Strategies for growing health services research in Victoria

BioMedVic continues to build relations and work in partnership with the Victorian Government on key topics for the state and sector. With the Victorian Cancer Agency and the Office of Health and Medical Research, BioMedVic recently conducted a joint workshop to identify strategies to build capacity in health services research (HSR) in Victoria.

The workshop aimed to identify options to foster a supportive environment for the conduct of high quality health services research, including developing and retaining talented researchers.

The workshop brought together stakeholders to:

  • discuss the current state of health services research in Victoria, including strengths, gaps, obstacles and enablers, from the perspective of researchers, health services and universities;
  • brainstorm approaches to building health services research capacity and identify infrastructure and enablers to support health services research; and
  • identify priorities and initiatives that can be implemented in the short and long term.

The beginning of a longer conversation, a starting point in our shared goal of building capacity in HSR in the state, the workshop featured two keynote speakers:

Professor Eva Grunfeld (Director, Knowledge Translation Research, Health Services Research Program at the Ontario Institute for Cancer Research) presented a case study on cancer health services research. Professor Karin Thursky (Director, NHMRC National Centre for Antimicrobial Stewardship, RMH at the Doherty Institute) covered health services research in infection prevention and management in cancer and other diseases.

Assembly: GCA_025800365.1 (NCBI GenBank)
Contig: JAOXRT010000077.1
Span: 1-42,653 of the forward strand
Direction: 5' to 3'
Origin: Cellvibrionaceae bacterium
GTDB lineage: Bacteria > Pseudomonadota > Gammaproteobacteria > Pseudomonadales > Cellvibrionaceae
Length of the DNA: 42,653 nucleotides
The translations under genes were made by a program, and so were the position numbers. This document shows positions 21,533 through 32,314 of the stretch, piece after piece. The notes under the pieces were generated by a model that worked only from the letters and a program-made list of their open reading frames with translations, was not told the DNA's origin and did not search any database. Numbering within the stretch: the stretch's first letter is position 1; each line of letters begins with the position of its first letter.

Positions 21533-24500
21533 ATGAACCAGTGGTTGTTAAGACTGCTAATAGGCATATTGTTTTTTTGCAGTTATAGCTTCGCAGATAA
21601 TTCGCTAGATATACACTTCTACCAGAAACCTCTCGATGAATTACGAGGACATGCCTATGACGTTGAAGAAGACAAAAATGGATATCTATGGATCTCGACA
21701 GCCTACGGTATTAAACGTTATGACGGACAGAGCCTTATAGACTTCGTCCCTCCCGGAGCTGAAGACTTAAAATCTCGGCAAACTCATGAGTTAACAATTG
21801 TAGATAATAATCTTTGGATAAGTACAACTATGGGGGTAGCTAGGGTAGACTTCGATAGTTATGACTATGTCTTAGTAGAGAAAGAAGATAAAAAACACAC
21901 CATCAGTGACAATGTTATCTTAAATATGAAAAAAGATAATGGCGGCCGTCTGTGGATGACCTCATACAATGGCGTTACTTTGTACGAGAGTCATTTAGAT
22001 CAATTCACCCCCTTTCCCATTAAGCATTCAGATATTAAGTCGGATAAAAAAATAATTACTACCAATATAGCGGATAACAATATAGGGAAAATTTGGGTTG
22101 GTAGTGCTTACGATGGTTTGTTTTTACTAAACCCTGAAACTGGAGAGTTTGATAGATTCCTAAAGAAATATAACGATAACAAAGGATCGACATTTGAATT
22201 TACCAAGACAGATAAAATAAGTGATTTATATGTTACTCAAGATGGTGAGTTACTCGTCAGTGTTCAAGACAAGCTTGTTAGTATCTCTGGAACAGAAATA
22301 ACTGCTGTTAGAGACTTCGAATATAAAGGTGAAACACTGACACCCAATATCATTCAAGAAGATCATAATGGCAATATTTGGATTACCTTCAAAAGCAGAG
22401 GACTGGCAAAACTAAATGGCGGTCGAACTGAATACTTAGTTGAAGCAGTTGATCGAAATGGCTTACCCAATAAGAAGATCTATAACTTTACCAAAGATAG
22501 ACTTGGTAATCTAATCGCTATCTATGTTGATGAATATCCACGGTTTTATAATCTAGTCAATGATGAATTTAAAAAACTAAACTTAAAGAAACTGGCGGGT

Health services research has been identified as a priority for Victoria to support improvements in the delivery, equitable access, safety and efficiency of care. The Victorian cancer plan 2016-2020 recognises the need to promote health services research to support knowledge translation including clinical care models, evaluation of care pathways, and development of decision support tools. Victoria’s Health and Medical Research Strategy 2016-2020 acknowledges the importance of supporting health services research as part of building world-leading convergence-enabled research capability, maintaining Victoria’s highly skilled health and medical research workforce, and integrating research, education and healthcare to accelerate the pace, scale and impact of innovation.

What do we mean by health services research?

Discussion at this workshop was guided by the Health Services Research Association of Australia & New Zealand definition of health services research, which is reproduced in part here:

Health Services Research is a multi-disciplinary research activity with an implicit objective of improving the health services patients receive. Thus it is an area of applied rather than ‘basic’ research – it uses theories of human behaviour from contributing disciplines, along with evidence from the medical sciences, to generate and test hypotheses about the delivery of health care.

BioMedVic will continue to work with the Victorian Cancer Agency and the Office of Health and Medical Research to extend the discussion and explore strategies for building capacity for health services research and looks forward to consulting with Members on this important topic in future.